"The Crossing" is a novel much like the land it describes. Set in New Mexico and northern Mexico in the early 1940s, Cormac McCarthy's story has a vast and bleak majesty.

It portrays the American West with a clarity sharp enough to cut the reader's eye. This sequel to the award-winning "All the Pretty Horses" is the second part of McCarthy's "Border Trilogy"; and while that first book is a tough act to follow, "The Crossing" is up to the task.The story begins in New Mexico, where young Billy Parham and his father are searching for a wolf that has been feeding on their cattle. The only wolf-trapper in the area has departed for climes unknown, so they make do with the traps found in his abandoned house and with advice from one of his dying contemporaries, Don Arnulfo: "The wolf is a being of great order and it knows what men do not: that there is no order in the world save that which death has put there."

In describing the search for the wolf, McCarthy is at his best, using a spare and rhythmic language. "The traps leapt mightily. The iron clang of the jaws slamming shut echoed in the cold. You could see nothing of their movement. Now the jaws were open. Now they were closed." Billy captures the wolf and, for reasons not entirely clear to himself, sets out to free it in the wilds of Mexico. There, Arnulfo's words take on a greater resonance, a resonance that one hears throughout the book.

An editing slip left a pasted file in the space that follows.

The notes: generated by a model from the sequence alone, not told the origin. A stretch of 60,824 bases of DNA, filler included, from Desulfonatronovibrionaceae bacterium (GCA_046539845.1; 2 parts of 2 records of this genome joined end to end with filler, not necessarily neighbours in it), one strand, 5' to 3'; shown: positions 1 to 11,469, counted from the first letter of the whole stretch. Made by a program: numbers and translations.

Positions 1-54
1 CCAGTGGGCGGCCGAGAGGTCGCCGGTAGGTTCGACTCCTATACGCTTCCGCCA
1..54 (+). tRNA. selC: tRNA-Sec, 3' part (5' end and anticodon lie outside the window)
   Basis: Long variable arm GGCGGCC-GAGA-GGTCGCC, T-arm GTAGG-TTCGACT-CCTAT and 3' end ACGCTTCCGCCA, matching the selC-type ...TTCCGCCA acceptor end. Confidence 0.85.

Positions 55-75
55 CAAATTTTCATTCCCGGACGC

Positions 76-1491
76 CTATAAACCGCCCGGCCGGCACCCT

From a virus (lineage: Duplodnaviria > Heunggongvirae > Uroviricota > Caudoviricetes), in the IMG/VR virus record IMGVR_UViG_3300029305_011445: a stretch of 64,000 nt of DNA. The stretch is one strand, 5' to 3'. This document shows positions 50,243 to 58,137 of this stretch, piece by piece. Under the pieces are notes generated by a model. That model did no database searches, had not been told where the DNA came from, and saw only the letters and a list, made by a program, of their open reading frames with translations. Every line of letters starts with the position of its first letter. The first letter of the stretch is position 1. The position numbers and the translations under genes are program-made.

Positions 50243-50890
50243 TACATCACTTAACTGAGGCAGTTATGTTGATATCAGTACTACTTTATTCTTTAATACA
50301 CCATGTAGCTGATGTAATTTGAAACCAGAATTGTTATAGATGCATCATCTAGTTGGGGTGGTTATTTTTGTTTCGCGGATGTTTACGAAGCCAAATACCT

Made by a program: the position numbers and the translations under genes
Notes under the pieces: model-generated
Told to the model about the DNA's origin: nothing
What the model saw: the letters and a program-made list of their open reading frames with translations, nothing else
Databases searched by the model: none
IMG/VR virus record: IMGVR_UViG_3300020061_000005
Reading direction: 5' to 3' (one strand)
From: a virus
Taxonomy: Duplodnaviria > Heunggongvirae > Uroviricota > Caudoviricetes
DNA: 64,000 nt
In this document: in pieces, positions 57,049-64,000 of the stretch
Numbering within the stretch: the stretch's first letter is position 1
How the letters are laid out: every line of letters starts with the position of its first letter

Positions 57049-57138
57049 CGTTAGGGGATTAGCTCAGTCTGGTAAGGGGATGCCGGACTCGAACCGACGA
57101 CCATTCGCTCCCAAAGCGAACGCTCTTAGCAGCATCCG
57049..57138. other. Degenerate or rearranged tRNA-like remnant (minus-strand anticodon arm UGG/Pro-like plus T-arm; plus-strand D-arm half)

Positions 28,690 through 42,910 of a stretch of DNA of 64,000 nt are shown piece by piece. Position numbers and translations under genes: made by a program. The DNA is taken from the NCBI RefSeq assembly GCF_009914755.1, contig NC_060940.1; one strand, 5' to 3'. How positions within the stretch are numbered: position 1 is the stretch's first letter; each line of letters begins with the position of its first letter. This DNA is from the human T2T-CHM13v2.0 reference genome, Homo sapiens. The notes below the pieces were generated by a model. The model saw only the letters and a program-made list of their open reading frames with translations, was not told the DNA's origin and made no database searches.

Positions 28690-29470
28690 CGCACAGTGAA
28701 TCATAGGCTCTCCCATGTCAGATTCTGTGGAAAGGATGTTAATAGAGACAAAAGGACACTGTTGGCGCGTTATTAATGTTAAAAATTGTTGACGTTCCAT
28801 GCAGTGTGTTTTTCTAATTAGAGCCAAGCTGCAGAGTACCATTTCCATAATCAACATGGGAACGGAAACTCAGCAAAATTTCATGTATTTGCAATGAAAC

A much-changed Billy returns from his travels only to find that death has touched his home as well. Here, the novel - up to this point a complete and beautifully constructed novella - starts anew. Billy finds his brother Boyd and together they head into Mexico to reclaim their patrimony. They meet with mixed success, and the journey ages both of them far beyond their years. Boyd is described as "14 going on some age that never was," and this could be said of all the denizens of McCarthy's harsh world.

Billy returns to America alone, but he eventually sets out for Mexico again, this time to find his brother. In the hands of a lesser author, Billy's third border crossing would seem repetitive, but McCarthy skillfully uses this repetition to add to the force of a central theme: Each time Billy enters Mexico it is out of a strong urge to impose order on his life, but each time, death interferes.

McCarthy's protagonist embodies so much of what we find laudable in a person, yet, in the end, his efforts to shape his life come to naught. As one man says to Billy, "If people knew the story of their lives, how many would then elect to live them?" Death is forever inscrutable, and the only surety seems to be the wreckage it leaves in its wake.

This is a moving book and one that will stand as a definitive portrait of the American West.